Evacuation Day, Boston

On March 17, 1776, British soldiers under General Howe were forced to evacuate Boston. In 1768, the first 4,000 troops had arrived in Boston.
By the time of the evacuation, that number had grown to 11,000.
Overnight on March 5th on Dorchester Heights, patriot soldiers under General George Washington constructed parapets and rifle pits along with cannon brought from Fort Ticonderoga by Colonel Knox. Gen. Howe awoke the following morning to extensive earthworks upon the strategically important hill.
Rather than risk another battle with heavy casualties such as Bunker Hill, Gen. Howe made the decision to withdraw his troops by ship never to return to Boston. The departing of troops was not only a military victory for the fledgling Continental Army, it was also a psychological victory for Boston and all the colonies.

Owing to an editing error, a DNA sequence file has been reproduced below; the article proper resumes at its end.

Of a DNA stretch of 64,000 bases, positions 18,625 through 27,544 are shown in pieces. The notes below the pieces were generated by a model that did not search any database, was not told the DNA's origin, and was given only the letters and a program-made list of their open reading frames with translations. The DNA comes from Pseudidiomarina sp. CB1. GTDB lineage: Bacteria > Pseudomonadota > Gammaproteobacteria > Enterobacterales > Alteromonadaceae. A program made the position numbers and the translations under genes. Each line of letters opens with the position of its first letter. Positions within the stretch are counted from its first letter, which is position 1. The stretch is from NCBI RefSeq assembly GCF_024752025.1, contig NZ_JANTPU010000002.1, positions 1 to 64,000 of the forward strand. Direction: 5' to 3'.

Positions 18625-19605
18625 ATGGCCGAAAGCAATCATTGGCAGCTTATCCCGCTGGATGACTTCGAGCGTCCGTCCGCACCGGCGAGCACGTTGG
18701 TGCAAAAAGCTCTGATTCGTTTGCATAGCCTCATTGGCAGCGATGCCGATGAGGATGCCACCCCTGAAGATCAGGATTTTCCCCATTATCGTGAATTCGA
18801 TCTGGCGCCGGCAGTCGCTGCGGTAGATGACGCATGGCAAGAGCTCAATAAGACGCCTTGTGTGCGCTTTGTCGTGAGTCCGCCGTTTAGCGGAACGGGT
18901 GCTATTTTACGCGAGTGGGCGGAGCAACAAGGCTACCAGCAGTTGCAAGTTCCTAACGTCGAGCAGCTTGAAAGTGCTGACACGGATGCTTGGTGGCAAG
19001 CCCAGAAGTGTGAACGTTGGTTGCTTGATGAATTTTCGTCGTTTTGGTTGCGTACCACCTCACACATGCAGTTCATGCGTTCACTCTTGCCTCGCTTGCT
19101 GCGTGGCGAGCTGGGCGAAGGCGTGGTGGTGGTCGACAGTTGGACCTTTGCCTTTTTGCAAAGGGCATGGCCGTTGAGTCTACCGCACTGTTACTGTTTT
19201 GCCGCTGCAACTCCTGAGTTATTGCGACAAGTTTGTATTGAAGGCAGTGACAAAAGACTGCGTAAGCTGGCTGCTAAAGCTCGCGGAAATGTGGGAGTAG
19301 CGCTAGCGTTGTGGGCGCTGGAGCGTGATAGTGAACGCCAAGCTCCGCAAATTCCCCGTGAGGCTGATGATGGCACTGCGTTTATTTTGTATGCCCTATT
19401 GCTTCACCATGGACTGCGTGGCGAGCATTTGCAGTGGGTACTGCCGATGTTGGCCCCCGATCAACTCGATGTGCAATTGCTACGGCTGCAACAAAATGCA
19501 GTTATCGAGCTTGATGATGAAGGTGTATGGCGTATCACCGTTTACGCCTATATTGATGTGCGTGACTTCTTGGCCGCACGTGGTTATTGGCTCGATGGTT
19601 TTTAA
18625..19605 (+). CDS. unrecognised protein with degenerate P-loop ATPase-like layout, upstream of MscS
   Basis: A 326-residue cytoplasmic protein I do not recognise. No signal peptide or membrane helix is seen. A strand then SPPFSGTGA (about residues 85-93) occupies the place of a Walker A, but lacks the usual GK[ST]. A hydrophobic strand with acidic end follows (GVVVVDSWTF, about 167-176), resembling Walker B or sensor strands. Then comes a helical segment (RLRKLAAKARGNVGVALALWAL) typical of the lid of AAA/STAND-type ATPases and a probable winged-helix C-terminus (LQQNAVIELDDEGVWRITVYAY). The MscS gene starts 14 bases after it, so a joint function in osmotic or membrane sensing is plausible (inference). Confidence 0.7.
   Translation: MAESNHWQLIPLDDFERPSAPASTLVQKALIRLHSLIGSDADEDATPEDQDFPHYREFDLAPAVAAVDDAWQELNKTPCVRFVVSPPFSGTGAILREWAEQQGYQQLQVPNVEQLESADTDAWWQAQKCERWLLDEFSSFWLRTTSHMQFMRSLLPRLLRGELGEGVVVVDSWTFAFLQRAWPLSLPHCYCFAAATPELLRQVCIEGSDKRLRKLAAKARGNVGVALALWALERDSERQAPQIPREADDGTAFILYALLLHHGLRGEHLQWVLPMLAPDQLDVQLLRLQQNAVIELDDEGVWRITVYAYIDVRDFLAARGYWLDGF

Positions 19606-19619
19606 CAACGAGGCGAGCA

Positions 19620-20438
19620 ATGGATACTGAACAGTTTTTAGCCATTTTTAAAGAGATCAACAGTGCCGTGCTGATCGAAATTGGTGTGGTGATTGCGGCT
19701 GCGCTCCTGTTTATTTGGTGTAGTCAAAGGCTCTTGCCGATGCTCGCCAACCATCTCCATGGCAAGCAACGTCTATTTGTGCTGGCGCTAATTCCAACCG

The sacrifices and commitment of Boston citizens, the Militia throughout the countryside and Washington’s Army inspired the colonies to organize and fight for their freedom, eventually leading to the founding of the United States of America.
Saint Patrick’s Day parades have been held in Boston since 1876. Evacuation Day was not declared a holiday in the city of Boston until 1901.
The large Irish population of Boston played a role in the establishment of the county holiday. A 1941 law establishing Evacuation Day in Suffolk County was signed in both black and green ink.
Celebrated on March 17, only in Suffolk County, Massachusetts, (which includes Boston), Evacuation Day gives Boston area workers St. Patrick’s Day off from work.
Image Credit: Wikimedia Commons